If I want to tag the current commit. I know both of the following command lines work:

git tag <tagname>


git tag -a <tagname> -m '<message>'

What is the difference between these commands?

  • 1
    possible duplicate of In what circumstances should I add the -a flag to the git tag command?
    – Thilo
    Jul 16, 2012 at 23:37
  • 2
    @Thilo This is not an exact duplicate. The referenced question is about when to annotate, not about the related flags. Jul 16, 2012 at 23:42
  • 2
    This is very well explained in Git's documentation: git-scm.com/book/en/Git-Basics-Tagging Jul 17, 2012 at 8:25
  • 1
    TLDR unannotated: commit; annotated: commit, author, date, (optional) comment Aug 19, 2019 at 5:10
  • @SamyDindane if Gits docs would be more clear in search results and would show up higher than stack results, and if gits docs were as useful as stack was, then more of us would probably use git docs, but instead i always choose the stack results. Thanks for linking the git docs here or i wouldnt have found it as useful :-). this is the part i needed to know The -m specifies a tagging message, which is stored with the tag. If you don’t specify a message for an annotated tag, Git launches your editor so you can type it in.. So ill use -a without -m here out cause i prefer vim.
    – blamb
    Jan 18 at 17:27

4 Answers 4



The difference between the commands is that one provides you with a tag message while the other doesn't. An annotated tag has a message that can be displayed with git-show(1), while a tag without annotations is just a named pointer to a commit.

More About Lightweight Tags

According to the documentation: "To create a lightweight tag, don’t supply any of the -a, -s, or -m options, just provide a tag name". There are also some different options to write a message on annotated tags:

  • When you use git tag <tagname>, Git will create a tag at the current revision but will not prompt you for an annotation. It will be tagged without a message (this is a lightweight tag).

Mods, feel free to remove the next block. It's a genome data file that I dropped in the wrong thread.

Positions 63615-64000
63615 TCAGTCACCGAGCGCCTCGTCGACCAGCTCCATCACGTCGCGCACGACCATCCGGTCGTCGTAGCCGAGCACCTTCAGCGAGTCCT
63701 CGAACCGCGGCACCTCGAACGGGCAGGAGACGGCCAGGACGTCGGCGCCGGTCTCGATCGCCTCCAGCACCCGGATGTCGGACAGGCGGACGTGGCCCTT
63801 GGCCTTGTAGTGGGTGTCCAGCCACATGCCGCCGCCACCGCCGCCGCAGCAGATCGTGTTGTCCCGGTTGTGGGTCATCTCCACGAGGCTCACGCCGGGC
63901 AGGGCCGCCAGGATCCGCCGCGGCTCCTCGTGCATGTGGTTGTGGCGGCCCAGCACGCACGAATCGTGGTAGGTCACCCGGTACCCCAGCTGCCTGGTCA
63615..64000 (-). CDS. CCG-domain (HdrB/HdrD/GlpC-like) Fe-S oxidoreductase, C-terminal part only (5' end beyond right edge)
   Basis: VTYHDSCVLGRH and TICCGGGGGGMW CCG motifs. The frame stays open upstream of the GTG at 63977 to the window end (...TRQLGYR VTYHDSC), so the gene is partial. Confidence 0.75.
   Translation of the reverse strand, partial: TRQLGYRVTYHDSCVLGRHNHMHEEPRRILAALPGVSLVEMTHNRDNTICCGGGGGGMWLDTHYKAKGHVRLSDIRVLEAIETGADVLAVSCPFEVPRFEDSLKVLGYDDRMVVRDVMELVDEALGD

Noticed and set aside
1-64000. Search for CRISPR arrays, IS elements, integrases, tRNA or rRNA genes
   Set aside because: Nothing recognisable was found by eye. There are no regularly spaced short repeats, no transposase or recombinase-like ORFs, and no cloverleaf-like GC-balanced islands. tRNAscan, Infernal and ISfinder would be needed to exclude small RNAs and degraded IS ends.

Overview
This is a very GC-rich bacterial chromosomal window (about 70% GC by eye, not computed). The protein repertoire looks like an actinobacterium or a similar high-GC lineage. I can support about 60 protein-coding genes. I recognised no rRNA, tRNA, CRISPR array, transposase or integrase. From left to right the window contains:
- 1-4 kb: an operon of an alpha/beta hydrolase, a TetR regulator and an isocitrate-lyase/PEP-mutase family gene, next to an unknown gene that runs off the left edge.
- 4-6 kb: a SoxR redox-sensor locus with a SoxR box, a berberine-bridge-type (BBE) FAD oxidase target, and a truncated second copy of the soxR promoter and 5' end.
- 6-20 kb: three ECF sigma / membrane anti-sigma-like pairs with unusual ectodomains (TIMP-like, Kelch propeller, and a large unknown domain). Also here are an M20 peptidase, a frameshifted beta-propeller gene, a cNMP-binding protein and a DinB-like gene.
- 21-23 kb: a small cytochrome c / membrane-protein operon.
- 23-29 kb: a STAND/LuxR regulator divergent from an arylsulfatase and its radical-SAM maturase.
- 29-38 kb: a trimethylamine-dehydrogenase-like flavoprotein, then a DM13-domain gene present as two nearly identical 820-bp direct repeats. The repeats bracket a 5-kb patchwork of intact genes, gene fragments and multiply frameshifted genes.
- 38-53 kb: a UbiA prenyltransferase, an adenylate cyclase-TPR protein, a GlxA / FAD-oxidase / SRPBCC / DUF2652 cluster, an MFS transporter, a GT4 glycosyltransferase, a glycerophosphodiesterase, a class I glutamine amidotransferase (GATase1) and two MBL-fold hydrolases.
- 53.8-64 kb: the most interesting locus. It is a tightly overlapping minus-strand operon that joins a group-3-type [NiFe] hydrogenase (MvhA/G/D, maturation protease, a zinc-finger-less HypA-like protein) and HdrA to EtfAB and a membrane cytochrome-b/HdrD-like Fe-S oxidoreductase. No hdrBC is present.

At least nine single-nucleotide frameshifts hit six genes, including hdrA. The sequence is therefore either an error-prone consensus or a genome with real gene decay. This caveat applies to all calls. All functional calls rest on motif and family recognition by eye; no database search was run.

• When you use git tag -a <tagname>, Git will prompt you for an annotation unless you have also used the -m flag to provide a message.
  • When you use git tag -a -m <msg> <tagname>, Git will tag the commit and annotate it with the provided message.
  • When you use git tag -m <msg> <tagname>, Git will behave as if you passed the -a flag for annotation and use the provided message.

Basically, it just amounts to whether you want the tag to have an annotation and some other information associated with it or not.

  • 8
    Is there a difference between a tag "annotation" and a commit message? Jul 16, 2012 at 23:57
  • 4
    @SteveBennett Yes. A tag annotation is not a commit message. You can't see it with git-log(1); you need to use git-show(1). Jul 17, 2012 at 0:03
  • 188
    The difference between "annotated" and "lightweight" tags goes beyond message. You can have annotated tag without a message (git tag -a <tag> -m ''), but an annotated tag always has tagger (author) and date. Oct 24, 2013 at 0:36
  • 73
    Another important thing to note is that when you push your tags to a remote repository using git push --follow-tags, only the annotated tags will be pushed. Dec 11, 2015 at 17:13
  • 10
    Complementing @Xatoo comment, git push origin --tags push both types of tags, annotated and lightweight tags. May 11, 2020 at 5:04

Push annotated tags, keep lightweight local

man git-tag says:

Annotated tags are meant for release while lightweight tags are meant for private or temporary object labels.

And certain behaviors do differentiate between them in ways that this recommendation is useful e.g.:

  • annotated tags can contain a message, creator, and date different than the commit they point to. So you could use them to describe a release without making a release commit.

    Lightweight tags don't have that extra information, and don't need it, since you are only going to use it yourself to develop.

  • git push --follow-tags will only push annotated tags